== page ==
CES 2019: Intel’s 10nm-based Ice Lake CPU, Project Athena, 9th Gen Core announced
Intel today announced several of its new technologies in the CES 2019 press conference ranging from 10 nm CPUs , Project Athena and the company’s new lineup of 9th Gen Core Processors.
Yesterday AMD and Nvidia showcased their latest advancements in technology and Intel today announced the latest generation in computer processing technology, autonomous cars ready for a bit of assertive driving, and a blip of the company’s vision for the future of computing.
10 nm ICE LAKE CPU
The mobile chip range stands out as Intel’s first “volume” 10nm PC processor, compared to the predecessor’s 14nm manufacturing process. In theory, the smaller design means we should see better battery life and less thermal-induced throttling.
Ice Lake uses Intel’s Sunny Cove micro-architecture, which allows for more tasks to be executed in parallel, and packs algorithms to reduce latency. We also see several other additions to the family, such as instruction sets for faster AI performance, Thunderbolt 3 integration, and Wi-Fi 6 support.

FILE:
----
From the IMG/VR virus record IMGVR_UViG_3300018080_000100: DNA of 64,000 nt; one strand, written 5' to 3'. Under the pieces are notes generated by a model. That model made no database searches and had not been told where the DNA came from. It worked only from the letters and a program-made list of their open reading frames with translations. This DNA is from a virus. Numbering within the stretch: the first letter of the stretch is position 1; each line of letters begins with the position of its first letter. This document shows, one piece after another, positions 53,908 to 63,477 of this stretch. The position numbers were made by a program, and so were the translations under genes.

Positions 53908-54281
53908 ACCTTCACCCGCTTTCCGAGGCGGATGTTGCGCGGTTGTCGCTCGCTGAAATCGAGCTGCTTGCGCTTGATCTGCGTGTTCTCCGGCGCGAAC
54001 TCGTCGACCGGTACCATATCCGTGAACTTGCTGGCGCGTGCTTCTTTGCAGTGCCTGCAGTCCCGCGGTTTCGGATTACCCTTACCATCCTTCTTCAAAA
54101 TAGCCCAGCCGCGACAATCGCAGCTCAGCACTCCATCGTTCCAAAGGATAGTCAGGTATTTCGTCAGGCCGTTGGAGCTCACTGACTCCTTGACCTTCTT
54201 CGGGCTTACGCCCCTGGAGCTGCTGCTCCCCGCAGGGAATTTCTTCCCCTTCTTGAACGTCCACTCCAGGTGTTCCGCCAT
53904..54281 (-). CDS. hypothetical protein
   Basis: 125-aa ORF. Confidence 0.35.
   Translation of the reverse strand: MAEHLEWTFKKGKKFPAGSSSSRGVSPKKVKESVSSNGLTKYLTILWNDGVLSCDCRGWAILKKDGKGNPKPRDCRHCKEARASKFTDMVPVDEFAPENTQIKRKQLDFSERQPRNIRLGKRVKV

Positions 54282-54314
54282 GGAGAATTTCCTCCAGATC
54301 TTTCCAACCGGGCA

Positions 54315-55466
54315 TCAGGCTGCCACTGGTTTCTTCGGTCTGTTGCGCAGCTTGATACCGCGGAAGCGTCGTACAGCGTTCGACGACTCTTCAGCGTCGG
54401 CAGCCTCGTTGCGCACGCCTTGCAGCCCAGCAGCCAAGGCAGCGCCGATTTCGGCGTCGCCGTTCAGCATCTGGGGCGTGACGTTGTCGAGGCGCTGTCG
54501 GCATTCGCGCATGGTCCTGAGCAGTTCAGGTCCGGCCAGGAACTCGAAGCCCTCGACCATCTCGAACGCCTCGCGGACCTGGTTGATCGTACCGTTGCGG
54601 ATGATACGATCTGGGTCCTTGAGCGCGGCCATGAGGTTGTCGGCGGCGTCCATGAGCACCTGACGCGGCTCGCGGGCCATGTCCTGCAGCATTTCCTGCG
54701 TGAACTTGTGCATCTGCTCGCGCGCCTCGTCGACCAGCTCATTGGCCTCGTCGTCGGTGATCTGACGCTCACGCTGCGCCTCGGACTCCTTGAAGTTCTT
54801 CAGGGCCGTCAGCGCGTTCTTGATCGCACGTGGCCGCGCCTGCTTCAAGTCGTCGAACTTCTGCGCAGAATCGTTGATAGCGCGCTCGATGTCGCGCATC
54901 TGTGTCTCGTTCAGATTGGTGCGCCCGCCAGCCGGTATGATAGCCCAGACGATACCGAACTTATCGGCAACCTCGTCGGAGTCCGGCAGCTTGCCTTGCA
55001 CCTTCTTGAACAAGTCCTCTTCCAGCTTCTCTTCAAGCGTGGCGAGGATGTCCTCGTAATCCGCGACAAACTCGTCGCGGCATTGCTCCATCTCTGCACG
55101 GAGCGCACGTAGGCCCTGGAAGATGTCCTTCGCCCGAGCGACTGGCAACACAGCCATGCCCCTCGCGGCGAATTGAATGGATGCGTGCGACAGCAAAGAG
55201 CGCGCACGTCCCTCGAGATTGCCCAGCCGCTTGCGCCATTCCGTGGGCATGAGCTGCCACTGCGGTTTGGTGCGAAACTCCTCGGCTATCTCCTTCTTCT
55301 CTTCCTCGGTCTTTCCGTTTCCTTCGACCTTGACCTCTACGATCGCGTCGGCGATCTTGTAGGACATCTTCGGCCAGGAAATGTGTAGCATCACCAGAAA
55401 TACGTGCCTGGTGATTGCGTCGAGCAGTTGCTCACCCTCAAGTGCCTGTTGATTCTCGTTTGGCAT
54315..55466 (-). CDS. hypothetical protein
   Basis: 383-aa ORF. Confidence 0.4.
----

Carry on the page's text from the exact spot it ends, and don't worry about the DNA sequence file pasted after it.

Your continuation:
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INTEL 9TH GENERATION ‘COFFEE LAKE’ CPUS FOR DESKTOP SYSTEMS
Last October Intel launched its first collection of ninth generation Coffee Lake CPUs for desktop systems. Today at CES, the company introduced six additional chips that will be joining the family, including the Core i5-9400.
With six cores, a base clock of 2.9GHz, and a boost clock of 4.1GHz, the Core i5-9400 is targeted at, well, just about everyone. Like the Core i5-8400 before it, and the i5-7400 before it, the i5-9400 is a solidly mainstream component that should work for just about everyone.
The first new processors will be available January 2019, with more coming through the second quarter of 2019.
PROJECT ATHENA AND THE FUTURE OF COMPUTING
Intel stopped taking about Project Athena at their press conference almost as soon as they began talking about it. A new set of industry standards, similar to when Intel introduced the ultrabook, Project Athena is planning on changing the way we compute. Or, at least, that’s what Intel says.
For now, all we know is that Intel’s vision is squarely focused on building hybrid machines that keep us connected, and are adaptable to our daily lives. From the company’s included imagery on-stage, and past comments from the company, we know that Intel sees the physical keyboard as dead with dual screen machines taking the spotlight.